Niklas Hagman (born December 5, 1979) is a Finnish former professional ice hockey forward. He was a third round pick of the Florida Panthers, 70th overall, at the 1999 NHL Entry Draft and made his National Hockey League (NHL) debut with Florida in 2001. He has also played for the Dallas Stars, Toronto Maple Leafs, Calgary Flames and Anaheim Ducks in the NHL, Lokomotiv Yaroslavl in the KHL, HIFK, Espoo Blues and Kärpät in the SM-liiga and HC Davos in the Swiss National League A.
December 5, 1979|
|Height||6 ft 0 in (183 cm)|
|Weight||210 lb (95 kg; 15 st 0 lb)|
Toronto Maple Leafs
70th overall, 1999|
An accomplished international player, Hagman has represented Finland at three Winter Olympic Games, winning a silver medal in 2006 and bronze at 2010. He played on the Finnish team that reached the final of the 2004 World Cup of Hockey, has appeared in five World Championships and twice played at the World Junior Championships, winning a gold medal in 1998.
Hagman grew up playing with HIFK, appearing with their under-18 and junior teams between 1995 and 1999. He played his first professional games in 1997–98 with HIFK. He appeared in eight games in the SM-liiga, Finland's top league, and scored his first goal. He split the majority of the 1998–99 season between HIFK's senior and junior teams before he was sent to the Espoo Blues to complete the season.
While the Florida Panthers selected Hagman in the third round, 70th overall, at the 1999 NHL Entry Draft, he remained in Finland. He played with Kärpät of the Mestis, the Finnish second division, in 1999–00, and remained with the team for 2000–01 after they gained promotion to the SM-liiga. He led Kärpät with 28 goals that season and finished second on the team in points.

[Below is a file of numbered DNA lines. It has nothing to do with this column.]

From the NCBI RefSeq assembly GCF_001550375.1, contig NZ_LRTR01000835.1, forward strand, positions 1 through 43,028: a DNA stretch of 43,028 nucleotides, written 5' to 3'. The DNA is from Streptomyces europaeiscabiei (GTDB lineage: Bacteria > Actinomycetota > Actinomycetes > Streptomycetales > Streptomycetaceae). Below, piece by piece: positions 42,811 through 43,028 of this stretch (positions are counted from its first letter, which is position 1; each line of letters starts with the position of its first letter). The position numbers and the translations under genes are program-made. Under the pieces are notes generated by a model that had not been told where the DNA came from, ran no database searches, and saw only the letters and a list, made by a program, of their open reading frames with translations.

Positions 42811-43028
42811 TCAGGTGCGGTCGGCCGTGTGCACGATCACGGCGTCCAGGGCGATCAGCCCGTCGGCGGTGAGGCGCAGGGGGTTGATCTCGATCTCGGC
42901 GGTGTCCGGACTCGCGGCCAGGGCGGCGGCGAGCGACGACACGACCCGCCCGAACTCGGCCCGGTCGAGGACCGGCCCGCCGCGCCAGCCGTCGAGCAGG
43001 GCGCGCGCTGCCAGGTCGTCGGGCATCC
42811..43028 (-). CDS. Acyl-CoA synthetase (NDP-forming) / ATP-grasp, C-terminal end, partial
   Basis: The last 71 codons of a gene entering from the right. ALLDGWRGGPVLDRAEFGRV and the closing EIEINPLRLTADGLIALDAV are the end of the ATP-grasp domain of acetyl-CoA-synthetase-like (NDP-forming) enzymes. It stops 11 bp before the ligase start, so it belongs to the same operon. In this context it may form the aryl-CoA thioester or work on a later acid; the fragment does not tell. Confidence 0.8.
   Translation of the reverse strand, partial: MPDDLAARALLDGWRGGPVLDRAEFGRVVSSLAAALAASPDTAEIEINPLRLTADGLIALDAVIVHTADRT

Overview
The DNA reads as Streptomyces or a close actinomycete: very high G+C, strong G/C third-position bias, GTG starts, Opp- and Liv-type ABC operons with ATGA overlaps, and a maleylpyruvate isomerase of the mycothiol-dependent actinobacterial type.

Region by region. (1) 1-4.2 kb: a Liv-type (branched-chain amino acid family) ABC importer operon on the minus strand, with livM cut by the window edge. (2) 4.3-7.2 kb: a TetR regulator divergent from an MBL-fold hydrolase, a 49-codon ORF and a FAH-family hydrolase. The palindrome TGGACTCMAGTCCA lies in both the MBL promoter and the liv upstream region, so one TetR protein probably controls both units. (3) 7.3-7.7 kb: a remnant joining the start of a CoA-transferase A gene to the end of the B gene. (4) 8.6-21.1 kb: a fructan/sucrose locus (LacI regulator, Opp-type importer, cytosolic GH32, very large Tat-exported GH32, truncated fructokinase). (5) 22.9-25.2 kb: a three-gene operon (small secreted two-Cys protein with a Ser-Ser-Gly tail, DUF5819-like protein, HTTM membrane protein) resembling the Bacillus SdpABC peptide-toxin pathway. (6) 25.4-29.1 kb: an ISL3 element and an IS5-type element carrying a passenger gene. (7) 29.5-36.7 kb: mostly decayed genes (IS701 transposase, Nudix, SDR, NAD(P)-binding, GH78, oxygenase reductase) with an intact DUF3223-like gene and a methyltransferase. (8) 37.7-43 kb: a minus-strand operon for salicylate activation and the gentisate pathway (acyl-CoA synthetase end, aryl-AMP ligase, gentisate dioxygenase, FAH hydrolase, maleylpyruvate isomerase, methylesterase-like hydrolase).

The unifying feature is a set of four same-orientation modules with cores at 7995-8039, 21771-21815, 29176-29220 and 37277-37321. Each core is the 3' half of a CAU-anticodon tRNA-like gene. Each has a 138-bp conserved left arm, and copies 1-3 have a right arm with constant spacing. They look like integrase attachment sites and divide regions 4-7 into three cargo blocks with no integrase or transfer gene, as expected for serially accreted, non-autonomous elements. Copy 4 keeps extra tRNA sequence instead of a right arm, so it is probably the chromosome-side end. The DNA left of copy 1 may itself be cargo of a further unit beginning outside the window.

National Hockey LeagueEdit
Hagman left Finland to join the Panthers for the start of the 2001–02 season. He appeared in 78 games for Florida, scoring 10 goals and 28 points on the season. He was named the NHL's Rookie of the Month for March 2002, and though he fell to 23 points in 2002–03, played in the YoungStars game at the 2003 NHL All-Star Game.
Following another 23-point campaign in 2003–04, Hagman signed with HC Davos of the Swiss National League A as the 2004–05 season was wiped out by a labour dispute. He scored 40 points in 44 games, as Davos won the Swiss championship. He returned to the Panthers to begin the 2005–06 season, but after 30 games, he was traded to the Dallas Stars in exchange for a seventh-round selection at the 2007 NHL Entry Draft.
Hagman recorded his 100th career NHL point in a 2–1 victory over the Vancouver Canucks on October 23, 2006. He enjoyed his career best season in 2007–08, scoring 27 goals and 41 points. He led the Stars with eight game-winning goals and scored his first hat-trick on February 28, 2008, against the Chicago Blackhawks. An unrestricted free agent following the season, Hagman signed a four-year, US$12 million contract with the Toronto Maple Leafs.
Hagman reached numerous milestones en route to his second 20-goal campaign in 2008–09. He played his 500th NHL game on November 17, 2008, against the Boston Bruins, scored his 200th point on February 22, 2009, against the New York Rangers and his 100th goal on March 28, also against Boston. He spent the majority of the 2009–10 season with the Leafs, and was their leading scorer with 20 goals when he was included in a major trade on January 31, 2010.
The Calgary Flames acquired Hagman, along with Jamal Mayers, Matt Stajan and Ian White, in exchange for Dion Phaneuf, Fredrik Sjöström and Keith Aulie. Hagman finished the season with 25 goals and 44 points split between Toronto and Calgary.
Hagman started the 2011–12 season with the Flames, but was a healthy scratch in six of the first 14 games, and scored only one goal and three assists in the eight games he played. The Flames placed Hagman on waivers and, when he cleared waivers on November 11, assigned him to the American Hockey League's Abbotsford Heat, the Flames' top minor league affiliate. The Flames then placed the winger on re-entry waivers to allow another team to pick him up for only half his salary. He was subsequently claimed by the Anaheim Ducks on November 14, 2011, with the Flames remaining responsible to pay the other half of his salary for the duration of his contract.